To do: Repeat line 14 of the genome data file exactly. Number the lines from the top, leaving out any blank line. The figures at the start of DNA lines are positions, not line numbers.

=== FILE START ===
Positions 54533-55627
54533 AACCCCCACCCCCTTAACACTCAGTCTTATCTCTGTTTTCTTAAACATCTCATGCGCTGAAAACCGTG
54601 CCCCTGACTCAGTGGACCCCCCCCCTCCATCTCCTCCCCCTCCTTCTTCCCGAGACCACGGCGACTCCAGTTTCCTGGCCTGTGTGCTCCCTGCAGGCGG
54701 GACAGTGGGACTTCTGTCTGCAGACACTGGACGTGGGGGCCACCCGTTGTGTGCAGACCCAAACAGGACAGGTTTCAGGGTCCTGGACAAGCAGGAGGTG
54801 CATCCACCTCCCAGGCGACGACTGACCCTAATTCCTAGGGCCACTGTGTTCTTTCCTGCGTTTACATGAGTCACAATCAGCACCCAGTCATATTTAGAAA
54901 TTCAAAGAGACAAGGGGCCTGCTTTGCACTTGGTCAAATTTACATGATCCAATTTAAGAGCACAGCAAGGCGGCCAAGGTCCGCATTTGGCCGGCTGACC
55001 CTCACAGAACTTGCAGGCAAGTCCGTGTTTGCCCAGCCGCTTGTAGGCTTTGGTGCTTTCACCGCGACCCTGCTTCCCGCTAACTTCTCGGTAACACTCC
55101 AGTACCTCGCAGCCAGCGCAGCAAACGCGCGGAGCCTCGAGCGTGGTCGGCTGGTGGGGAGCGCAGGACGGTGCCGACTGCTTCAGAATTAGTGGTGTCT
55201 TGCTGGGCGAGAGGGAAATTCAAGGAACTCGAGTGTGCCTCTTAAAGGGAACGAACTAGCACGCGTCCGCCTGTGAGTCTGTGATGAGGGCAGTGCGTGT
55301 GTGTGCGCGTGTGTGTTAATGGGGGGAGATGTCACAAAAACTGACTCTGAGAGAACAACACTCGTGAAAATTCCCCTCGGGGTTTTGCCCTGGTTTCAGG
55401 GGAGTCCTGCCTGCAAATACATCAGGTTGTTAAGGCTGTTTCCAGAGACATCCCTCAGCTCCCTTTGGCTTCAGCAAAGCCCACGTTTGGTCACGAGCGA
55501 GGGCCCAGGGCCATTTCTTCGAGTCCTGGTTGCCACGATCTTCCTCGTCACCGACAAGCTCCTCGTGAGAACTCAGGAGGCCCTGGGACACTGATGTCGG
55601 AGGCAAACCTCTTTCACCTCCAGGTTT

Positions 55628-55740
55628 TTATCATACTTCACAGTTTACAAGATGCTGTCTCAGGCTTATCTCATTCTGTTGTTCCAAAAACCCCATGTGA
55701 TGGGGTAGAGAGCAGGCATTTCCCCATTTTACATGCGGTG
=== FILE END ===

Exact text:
Positions 55628-55740